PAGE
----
It seems to me like the pace of time is speeding up, and I’m slowing down. I remember my parents telling me how fast time was going by; and I remember telling my kids the same thing as they grew up, actually pleading with them to NOT grow up so fast. But as youth, especially in the early years, a day seemed to last forever.
As recently, it seems, as a few years ago, there was more time for ad hock moments to change course in the day’s activities and do something spur of the moment. Is it just me or are these moments harder to find, and even harder to steal?
I recently had the opportunity to spend a little time with our grandchildren. I helped a granddaughter with her homework (I can still do 6 year old math) and I was able to sit and watch my youngest grandson eat an ear of corn. I wasn’t going anywhere; we didn’t have to leave for the airport for a few hours, so my time was totally theirs and I enjoyed every minute of it.
This picture of my youngest grandson eating this ear of corn is what prompted this entry; his ability to enjoy the opportunity before him without being distracted. He has very few teeth, but I’ve never seen anyone suck down an ear of corn more completely. If he were 80 years old, toothless and homeless, he would not starve for lack of trying.
This picture of my wife’s father was taken last year; he is retired and can enjoy the same focus on meaningful things that my grandson can. It is the time between youth and retirement that we must improve upon.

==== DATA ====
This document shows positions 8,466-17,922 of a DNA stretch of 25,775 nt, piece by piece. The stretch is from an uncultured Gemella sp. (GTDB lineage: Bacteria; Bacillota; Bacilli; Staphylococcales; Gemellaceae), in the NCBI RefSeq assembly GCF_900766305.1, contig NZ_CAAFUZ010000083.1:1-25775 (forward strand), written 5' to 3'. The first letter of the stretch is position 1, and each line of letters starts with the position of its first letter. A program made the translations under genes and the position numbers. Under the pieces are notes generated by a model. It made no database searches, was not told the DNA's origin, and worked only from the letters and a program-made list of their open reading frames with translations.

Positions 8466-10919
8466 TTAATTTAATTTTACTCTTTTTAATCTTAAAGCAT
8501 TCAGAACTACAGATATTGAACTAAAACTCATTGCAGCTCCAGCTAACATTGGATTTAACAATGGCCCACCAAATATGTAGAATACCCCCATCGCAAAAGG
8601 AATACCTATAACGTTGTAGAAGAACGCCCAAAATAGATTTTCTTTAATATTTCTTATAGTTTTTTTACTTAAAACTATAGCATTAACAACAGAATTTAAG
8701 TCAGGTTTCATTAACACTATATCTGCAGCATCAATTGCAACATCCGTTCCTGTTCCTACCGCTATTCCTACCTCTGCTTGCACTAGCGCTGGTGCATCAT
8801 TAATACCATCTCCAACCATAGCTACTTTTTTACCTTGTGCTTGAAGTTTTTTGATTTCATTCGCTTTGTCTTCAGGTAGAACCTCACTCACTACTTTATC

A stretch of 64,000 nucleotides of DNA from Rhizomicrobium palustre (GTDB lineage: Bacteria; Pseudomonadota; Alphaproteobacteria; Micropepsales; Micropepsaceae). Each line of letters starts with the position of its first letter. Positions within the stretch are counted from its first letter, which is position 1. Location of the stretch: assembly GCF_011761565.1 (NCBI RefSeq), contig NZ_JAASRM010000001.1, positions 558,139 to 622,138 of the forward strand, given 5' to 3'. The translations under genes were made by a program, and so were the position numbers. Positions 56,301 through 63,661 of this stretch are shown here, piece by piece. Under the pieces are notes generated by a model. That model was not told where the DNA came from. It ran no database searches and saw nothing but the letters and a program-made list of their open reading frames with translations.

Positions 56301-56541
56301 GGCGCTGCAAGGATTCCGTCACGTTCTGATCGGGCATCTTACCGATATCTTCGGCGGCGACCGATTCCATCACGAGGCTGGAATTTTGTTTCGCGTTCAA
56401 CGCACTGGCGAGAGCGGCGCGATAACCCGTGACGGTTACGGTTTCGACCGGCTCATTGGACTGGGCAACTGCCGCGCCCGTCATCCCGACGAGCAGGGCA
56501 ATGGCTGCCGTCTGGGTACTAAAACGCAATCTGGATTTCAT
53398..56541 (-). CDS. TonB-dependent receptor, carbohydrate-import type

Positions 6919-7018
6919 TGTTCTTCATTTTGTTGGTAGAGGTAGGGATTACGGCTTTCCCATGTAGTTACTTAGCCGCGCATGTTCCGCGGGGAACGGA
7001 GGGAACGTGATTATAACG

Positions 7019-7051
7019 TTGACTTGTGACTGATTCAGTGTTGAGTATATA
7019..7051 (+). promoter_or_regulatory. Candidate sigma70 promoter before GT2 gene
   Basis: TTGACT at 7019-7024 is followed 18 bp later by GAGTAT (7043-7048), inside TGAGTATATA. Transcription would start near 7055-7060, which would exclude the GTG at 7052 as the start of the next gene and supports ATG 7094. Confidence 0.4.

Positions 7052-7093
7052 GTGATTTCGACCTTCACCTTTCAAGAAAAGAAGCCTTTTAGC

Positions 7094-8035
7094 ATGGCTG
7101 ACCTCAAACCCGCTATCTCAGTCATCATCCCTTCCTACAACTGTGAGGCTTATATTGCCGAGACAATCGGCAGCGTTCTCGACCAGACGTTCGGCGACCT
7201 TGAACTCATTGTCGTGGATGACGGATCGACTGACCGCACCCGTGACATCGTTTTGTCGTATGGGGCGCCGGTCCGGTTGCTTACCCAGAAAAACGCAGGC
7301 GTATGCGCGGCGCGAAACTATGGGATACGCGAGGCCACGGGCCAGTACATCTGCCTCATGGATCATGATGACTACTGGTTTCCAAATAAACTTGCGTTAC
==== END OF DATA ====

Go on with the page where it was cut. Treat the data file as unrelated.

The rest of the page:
This picture is of my youngest granddaughter who was tired, so decided while taking a shower to just take a nap-on the spot. Don’t you love the spontaneity?
Oh the lessons children teach us. To be as a little child in many aspects of our adult life would make us so much the better. Here are some things I learned from this trip:
1. When children are with family, NOTHING else matters.
2. Children are able to partake of the moment without distractions such as smart phones.
3. They are able to love unconditionally for the most part; they look past our foibles and accept us for who we are.
4. A child enjoys the simple pleasures of life and is not bothered by little things such as clean utensils. Nothing wrong with clean utensils, but you get the point. As my pioneer neighbor taught my wife and me “Don’t let the little things bother you”.
As we mature in life, we get so distracted with the many things we have burdened ourselves with, that we lack meaningful focus on opportunities that are passing before our eyes. We better slow down and grab some of these moments. Like our parents said before us and as we now say, time is speeding up and there is less of it! I say we make the most of it!